What perhaps needs to be emphasized is that we all play a part, which may well be physically determinable, but every choice that we make is still legitimate. Nihilistic inaction is just as much a part of the mix as exuberant vigilantism, so one might as well pursue the course of action that provokes the best feelings in themselves. That these feelings can be altered by outside input, such as the horror of people nearby, is exactly how we've evolved to work anyway.

The perspective that we've developed in our cultures over time is largely that we choose our destiny by our actions (religious or not,) which determinism actually destroys. Sure, I can make a choice, but it was inevitably going to be that choice anyway, because physics cannot be otherwise, so that really makes it no choice. I therefore liken it to a book, which has a fixed course but we're still interested in reading it, because we don't yet know what the course is - and in a nutshell, that describes our experiences throughout life. What we react to is not the course or the nature of reality itself, but the part that impinges on our senses (and contributes to our own decision-making.) We are not guides, but improvisational actors, playing a role based on both immediate input and past experience, and we don't know where it's going, but we can have fun with it anyway.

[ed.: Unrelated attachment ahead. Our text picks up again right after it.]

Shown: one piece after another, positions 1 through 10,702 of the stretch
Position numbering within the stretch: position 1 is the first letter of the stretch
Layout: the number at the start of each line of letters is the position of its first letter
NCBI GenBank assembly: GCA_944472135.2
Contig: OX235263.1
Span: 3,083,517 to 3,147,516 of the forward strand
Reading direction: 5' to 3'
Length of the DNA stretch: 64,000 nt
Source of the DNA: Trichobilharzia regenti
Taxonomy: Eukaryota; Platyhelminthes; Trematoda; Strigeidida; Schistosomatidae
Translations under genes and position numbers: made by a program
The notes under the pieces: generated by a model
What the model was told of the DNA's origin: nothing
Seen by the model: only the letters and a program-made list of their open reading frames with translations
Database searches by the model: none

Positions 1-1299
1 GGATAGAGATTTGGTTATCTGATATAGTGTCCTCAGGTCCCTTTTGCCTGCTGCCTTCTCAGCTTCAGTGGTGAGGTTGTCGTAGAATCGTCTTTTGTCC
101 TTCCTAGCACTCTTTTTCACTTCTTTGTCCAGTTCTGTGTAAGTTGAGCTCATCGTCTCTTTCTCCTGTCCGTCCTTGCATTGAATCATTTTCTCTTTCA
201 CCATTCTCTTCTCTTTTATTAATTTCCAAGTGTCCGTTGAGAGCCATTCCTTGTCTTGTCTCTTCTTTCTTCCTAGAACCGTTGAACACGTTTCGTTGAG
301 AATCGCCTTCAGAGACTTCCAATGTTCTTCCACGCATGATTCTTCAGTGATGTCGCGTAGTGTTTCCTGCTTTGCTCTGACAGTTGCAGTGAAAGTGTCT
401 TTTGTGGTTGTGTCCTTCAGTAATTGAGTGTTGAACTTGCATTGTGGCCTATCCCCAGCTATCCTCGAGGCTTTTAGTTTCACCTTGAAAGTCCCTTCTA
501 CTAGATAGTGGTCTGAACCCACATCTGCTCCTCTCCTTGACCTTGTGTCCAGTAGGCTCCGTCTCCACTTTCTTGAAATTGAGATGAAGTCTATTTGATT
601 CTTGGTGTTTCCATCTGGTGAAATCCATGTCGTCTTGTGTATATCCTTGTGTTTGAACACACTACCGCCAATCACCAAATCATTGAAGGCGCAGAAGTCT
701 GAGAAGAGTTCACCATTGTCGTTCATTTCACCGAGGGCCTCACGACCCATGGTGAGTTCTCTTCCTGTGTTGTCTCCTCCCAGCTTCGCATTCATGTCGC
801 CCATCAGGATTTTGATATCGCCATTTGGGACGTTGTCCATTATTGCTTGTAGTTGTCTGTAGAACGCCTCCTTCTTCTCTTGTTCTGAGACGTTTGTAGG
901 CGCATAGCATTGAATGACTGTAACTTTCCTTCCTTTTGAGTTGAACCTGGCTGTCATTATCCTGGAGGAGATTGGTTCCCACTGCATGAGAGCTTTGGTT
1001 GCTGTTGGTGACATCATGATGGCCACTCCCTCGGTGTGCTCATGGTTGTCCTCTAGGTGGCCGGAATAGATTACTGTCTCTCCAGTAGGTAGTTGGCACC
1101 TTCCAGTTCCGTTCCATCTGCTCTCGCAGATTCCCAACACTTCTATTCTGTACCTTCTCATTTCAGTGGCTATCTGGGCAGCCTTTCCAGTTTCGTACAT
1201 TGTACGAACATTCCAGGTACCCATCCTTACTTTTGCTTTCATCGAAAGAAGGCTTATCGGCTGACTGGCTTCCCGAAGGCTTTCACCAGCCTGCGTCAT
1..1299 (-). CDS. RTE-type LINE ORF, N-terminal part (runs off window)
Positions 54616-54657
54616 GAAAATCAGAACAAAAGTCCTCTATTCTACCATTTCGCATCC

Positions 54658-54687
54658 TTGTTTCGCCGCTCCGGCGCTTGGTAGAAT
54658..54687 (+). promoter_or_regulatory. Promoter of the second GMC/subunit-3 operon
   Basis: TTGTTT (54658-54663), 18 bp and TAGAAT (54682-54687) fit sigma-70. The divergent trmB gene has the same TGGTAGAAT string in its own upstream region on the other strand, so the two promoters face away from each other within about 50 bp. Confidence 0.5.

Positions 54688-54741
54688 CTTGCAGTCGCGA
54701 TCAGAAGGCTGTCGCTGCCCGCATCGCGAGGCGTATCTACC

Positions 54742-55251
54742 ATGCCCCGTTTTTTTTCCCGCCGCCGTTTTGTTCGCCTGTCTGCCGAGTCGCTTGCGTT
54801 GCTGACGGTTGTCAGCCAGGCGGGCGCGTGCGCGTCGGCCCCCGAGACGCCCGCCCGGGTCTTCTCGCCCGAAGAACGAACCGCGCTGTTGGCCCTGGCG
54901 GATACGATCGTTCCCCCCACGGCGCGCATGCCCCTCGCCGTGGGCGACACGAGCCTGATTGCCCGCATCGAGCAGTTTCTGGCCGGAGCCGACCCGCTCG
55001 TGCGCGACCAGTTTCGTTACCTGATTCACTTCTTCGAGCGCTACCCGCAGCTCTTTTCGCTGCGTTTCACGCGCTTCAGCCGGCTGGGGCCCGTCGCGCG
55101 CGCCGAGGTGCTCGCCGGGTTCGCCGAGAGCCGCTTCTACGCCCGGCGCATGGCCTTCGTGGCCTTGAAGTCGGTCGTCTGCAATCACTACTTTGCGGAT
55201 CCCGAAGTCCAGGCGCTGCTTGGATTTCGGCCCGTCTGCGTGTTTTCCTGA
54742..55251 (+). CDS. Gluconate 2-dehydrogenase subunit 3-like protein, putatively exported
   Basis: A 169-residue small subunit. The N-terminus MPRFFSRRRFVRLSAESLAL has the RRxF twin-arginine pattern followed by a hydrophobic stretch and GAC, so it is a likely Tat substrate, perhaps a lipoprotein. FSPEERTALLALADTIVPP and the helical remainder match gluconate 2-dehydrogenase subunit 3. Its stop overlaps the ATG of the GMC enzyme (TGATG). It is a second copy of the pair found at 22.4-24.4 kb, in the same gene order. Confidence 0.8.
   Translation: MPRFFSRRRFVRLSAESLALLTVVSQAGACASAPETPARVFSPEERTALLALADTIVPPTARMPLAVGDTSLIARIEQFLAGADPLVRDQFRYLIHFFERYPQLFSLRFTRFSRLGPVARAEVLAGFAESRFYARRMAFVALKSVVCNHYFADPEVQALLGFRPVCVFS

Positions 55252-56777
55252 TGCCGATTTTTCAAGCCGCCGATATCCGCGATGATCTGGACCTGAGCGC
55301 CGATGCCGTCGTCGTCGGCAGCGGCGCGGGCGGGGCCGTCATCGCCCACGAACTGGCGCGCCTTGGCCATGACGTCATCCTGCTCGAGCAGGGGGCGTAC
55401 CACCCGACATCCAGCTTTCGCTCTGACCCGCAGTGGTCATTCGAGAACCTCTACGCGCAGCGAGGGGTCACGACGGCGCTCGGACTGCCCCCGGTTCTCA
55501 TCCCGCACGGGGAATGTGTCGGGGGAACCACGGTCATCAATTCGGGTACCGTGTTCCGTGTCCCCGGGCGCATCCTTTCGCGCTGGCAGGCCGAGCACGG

Tue, 17 Jul 2012 01:59:32 UTC | #949367

Go to: The raw deal of determinism and reductionism

Al Denelsbeck's Avatar Jump to comment 47 by Al Denelsbeck